In January 2009, the Nature Genetics journal reported that the heart failure gene was seven times more common among the South East Asian population group. This group includes Indians as well.
With diabetes and hypertension – two of the commonest associated factors found in people prone to heart attacks – assuming epidemic proportions amongst Indians, protecting the heart has never been more important.
Coronary artery disease – or blockage in any of the branches of the coronary artery that supplies blood to the heart muscles – is a leading cause of mortality around the world. According to the World Health Organisation, of the 16.6 million deaths due to cardiovascular diseases, 80% occur in developing nations.
About 25% of all causes of deaths in India are attributable to heart diseases. The rate is slightly less among the rural population, probably due to a healthier lifestyle, which involves physical labour and being close to nature.
Why more women becoming prone to heart diseases
The prevalence of heart diseases is also slightly less among women in the reproductive age group, but women are fast catching up with the men’s numbers, owing to changes in diet and lack of exercise. The number of young victims who experience a heart attack in their 40s and 50s has also gone up.
Scary as these statistics are, there is always hope. Simple lifestyle modifications go a long way in offsetting the effects of the ‘heart attack gene’. Once again, prevention is better than cure. What can be done to prevent heart attacks in the first place? What can be done to protect the heart? Here are a few handy tips to achieve this:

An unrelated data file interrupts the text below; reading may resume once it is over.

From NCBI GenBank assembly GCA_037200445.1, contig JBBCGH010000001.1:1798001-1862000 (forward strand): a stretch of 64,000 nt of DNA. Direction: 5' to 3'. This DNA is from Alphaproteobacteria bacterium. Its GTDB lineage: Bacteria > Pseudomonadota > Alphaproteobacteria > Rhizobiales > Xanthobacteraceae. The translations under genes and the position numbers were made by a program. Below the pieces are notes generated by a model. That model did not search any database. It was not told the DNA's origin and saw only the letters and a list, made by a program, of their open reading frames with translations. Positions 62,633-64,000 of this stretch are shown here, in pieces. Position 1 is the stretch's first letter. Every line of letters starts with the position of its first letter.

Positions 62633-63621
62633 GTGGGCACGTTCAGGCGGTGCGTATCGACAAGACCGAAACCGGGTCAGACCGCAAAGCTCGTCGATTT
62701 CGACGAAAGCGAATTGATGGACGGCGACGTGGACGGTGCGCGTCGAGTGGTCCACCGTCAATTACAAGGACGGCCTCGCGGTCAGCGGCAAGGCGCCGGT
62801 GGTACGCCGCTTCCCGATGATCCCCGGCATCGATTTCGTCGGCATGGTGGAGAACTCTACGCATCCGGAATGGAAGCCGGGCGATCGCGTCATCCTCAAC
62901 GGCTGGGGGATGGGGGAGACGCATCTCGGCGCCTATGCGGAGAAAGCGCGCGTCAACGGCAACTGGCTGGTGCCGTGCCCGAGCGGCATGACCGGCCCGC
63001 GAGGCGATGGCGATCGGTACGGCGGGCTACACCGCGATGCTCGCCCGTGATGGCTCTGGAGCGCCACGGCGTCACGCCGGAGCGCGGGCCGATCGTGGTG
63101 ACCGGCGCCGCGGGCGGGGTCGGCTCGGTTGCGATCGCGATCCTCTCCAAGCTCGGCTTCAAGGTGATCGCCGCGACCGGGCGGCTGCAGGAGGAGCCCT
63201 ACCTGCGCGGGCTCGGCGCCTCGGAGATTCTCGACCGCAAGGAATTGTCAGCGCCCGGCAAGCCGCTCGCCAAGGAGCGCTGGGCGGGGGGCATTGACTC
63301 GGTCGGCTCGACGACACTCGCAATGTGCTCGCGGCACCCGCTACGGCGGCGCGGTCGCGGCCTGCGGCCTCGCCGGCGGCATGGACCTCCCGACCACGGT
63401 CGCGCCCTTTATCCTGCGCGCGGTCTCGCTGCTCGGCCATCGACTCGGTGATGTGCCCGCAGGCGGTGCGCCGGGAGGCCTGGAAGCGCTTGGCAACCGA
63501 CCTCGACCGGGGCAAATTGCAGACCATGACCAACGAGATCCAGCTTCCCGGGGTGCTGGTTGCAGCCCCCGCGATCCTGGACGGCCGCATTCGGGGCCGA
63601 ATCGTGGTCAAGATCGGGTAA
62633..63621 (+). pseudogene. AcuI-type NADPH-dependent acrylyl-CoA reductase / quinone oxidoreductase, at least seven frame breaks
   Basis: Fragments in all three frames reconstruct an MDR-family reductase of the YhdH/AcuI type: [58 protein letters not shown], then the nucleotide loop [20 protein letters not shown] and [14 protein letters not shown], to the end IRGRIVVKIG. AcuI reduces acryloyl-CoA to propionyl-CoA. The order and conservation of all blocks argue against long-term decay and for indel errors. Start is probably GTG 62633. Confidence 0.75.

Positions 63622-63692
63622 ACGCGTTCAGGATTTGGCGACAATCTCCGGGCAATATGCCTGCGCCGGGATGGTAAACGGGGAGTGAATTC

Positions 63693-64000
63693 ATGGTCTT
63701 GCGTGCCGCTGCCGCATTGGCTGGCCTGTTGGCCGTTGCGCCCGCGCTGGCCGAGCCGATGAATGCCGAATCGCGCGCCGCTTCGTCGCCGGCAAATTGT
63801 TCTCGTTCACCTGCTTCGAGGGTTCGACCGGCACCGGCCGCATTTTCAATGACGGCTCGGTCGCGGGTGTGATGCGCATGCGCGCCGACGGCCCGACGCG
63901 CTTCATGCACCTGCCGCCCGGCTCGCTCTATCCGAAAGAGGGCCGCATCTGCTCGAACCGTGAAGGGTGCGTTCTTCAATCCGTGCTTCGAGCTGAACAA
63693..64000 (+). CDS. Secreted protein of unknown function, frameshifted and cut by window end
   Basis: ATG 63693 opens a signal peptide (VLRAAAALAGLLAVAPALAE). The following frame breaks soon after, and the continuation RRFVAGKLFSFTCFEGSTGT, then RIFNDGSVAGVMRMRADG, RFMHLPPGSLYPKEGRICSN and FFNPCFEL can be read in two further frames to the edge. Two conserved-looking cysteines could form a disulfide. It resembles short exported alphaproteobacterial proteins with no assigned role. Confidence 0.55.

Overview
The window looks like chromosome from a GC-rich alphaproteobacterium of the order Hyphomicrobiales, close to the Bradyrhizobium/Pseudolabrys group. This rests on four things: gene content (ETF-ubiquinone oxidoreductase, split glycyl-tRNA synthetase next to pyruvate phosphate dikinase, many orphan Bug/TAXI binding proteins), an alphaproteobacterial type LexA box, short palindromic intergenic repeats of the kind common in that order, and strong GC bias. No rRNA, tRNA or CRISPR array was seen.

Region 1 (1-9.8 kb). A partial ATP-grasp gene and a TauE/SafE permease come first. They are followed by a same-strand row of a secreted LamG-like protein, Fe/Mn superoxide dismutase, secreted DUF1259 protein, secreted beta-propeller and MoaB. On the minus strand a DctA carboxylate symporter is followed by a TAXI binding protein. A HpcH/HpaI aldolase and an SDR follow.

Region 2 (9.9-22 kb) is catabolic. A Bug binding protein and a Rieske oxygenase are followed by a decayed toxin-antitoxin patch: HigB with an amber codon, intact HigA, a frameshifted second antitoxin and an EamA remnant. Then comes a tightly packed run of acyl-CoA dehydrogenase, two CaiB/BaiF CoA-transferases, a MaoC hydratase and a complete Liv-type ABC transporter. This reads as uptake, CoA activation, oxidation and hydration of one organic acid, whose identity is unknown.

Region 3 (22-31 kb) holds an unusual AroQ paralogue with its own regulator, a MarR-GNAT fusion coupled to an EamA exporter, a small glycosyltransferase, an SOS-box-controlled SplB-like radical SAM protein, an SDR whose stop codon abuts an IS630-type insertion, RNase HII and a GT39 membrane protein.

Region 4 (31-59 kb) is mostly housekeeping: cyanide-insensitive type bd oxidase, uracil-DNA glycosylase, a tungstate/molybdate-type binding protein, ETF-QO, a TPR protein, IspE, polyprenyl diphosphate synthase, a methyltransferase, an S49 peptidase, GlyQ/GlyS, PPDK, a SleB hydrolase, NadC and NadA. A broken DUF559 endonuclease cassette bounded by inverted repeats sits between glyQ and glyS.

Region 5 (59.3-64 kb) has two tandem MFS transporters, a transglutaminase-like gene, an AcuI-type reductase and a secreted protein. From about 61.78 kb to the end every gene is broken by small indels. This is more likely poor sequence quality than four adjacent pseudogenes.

The do’s and don’ts of heart health
- Needless to say, the associated conditions have to be kept under control. Diabetes, hypertension and cholesterol levels should be addressed appropriately with medical and non-medical measures. There are specific recommended levels for each of these conditions, which your health practitioner should be able to help you with.
- A regular check-up of your cardiac condition is a good idea. Watch out for subtle signs of imminent danger such as tiring easily, fatigue, breathlessness, palpitations, etc.
- Reduce your alcohol intake and drink only in moderation.
- Stop smoking. Yes, like it or not, smoking is a major risk factor for cardiovascular disease. There are various strategies available to help you quit smoking – nicotine patches, gums, anti-craving tablets, etc. Contact the local mental health services if you are determined to quit. Also remember that passive smoking is as dangerous as smoking, and be considerate about the health of your fellow human beings.
- A balanced diet is really important, by which we mean a diet comprising carbohydrates, fats, proteins, vitamins and minerals in recommended proportions.
- Antioxidant supplements with vitamins E, A, C and the B-complex are the latest fad, although they could be obtained as easily from a balanced diet that includes fruits, vegetables and nuts. It is recommended that you take at least five portions of fruits and vegetables per day. This has the added advantage of providing fibres, which make passage of food through the gut easier.